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Wanted: New ideas for NASA's future Mars missions

After pulling out from a multibillion-dollar, European-led Mars exploration program, NASA is racing to come up with a new, cheaper road map to the Red Planet.
Image: ExoMars rover
An artist's conception shows the ExoMars rover in operation on the Red Planet. NASA has decided to end its participation in the ExoMars program and is now looking for alternate mission concepts.ESA
/ Source: staff and news service reports

NASA is racing to come up with a new, cheaper road map to Mars.

The space agency said Friday that it's seeking ideas from scientists and engineers around the globe for robotic missions it can do in 2018 and beyond.

Earlier this year, NASA pulled out of a partnership with the Europeans due to budget cuts. NASA and the European Space Agency  had been working on missions targeted for 2016 and 2018 that woud have marked the first steps toward bringing Martian soil and rocks back to Earth.

The Europeans say they will continue moving ahead with the multibillion-dollar ExoMars program, thanks to a newly forged arrangement with Russia.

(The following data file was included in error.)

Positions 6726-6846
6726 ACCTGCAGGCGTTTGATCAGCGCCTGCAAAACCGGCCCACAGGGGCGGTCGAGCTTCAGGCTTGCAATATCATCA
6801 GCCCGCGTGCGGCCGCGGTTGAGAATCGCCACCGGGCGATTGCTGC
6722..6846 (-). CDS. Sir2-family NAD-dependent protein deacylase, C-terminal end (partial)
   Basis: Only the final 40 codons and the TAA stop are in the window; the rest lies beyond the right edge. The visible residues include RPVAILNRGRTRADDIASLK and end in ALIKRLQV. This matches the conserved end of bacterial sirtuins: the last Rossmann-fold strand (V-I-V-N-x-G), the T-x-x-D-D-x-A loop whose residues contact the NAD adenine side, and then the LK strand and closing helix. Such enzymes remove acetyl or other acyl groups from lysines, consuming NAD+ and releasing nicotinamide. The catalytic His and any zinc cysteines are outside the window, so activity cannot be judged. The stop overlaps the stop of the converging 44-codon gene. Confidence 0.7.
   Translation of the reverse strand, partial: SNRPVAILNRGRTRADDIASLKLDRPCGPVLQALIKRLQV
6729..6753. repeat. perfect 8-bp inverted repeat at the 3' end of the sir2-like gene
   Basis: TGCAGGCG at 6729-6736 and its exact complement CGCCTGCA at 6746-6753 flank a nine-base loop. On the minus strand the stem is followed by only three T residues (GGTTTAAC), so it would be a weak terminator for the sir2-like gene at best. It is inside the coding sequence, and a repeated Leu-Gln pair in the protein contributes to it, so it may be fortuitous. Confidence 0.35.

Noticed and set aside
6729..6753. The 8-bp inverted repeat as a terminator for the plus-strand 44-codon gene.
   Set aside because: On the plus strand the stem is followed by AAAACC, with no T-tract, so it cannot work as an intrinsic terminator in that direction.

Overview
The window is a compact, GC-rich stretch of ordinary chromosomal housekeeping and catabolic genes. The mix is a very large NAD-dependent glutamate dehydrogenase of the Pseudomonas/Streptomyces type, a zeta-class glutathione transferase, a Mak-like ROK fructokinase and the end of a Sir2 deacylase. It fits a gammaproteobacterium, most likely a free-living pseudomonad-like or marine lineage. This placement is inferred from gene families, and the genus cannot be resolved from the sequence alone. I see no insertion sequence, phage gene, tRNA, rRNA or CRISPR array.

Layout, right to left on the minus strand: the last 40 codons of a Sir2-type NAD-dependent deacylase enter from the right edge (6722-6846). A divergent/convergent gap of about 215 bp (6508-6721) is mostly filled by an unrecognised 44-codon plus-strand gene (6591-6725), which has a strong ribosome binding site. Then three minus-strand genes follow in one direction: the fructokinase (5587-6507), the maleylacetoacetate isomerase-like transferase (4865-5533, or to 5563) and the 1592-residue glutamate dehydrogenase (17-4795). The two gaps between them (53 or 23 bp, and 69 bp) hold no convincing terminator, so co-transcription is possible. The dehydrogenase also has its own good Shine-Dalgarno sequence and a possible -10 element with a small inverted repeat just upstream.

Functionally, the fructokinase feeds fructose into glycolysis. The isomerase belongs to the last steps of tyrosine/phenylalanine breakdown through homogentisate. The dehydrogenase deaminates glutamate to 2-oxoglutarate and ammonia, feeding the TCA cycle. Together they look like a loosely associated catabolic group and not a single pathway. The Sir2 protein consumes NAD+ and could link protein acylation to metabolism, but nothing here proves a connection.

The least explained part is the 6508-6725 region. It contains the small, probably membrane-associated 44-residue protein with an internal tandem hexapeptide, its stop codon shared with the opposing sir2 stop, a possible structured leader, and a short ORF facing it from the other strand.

NASA officials say returning samples is still a priority, but a reboot is necessary to get closer to fulfilling the country's goal of sending humans to Mars in the 2030s. Future missions will be aimed at preparing the way for human missions as well as looking for traces of past or present life on Mars.

"What we're really trying to do is identify architectural pathways," John Grunsfeld, NASA's associate administrator for science, told journalists. "This is the kickoff."

The space agency is calling for ideas that could be adapted for a $700 million Mars mission to be launched in 2018 or 2020, involving either an orbiter or lander. Concepts are to be discussed at a June workshop in Houston. NASA's Mars Program Planning Group will cull through the ideas and come up with mission options by August.

NASA's $2.5 billion Mars Science Laboratory is en route to Mars and is due to drop the car-sized Curiosity rover onto the Martian surface in August for nearly two years of surface studies. Another Red Planet mission, known as the Mars Atmosphere and Volatile Evolution probe or MAVEN, is due for launch in 2013.

The $485 million MAVEN mission is the last trip to Mars on NASA's current launch list.

More about the Mars program:

This report includes information from The Associated Press and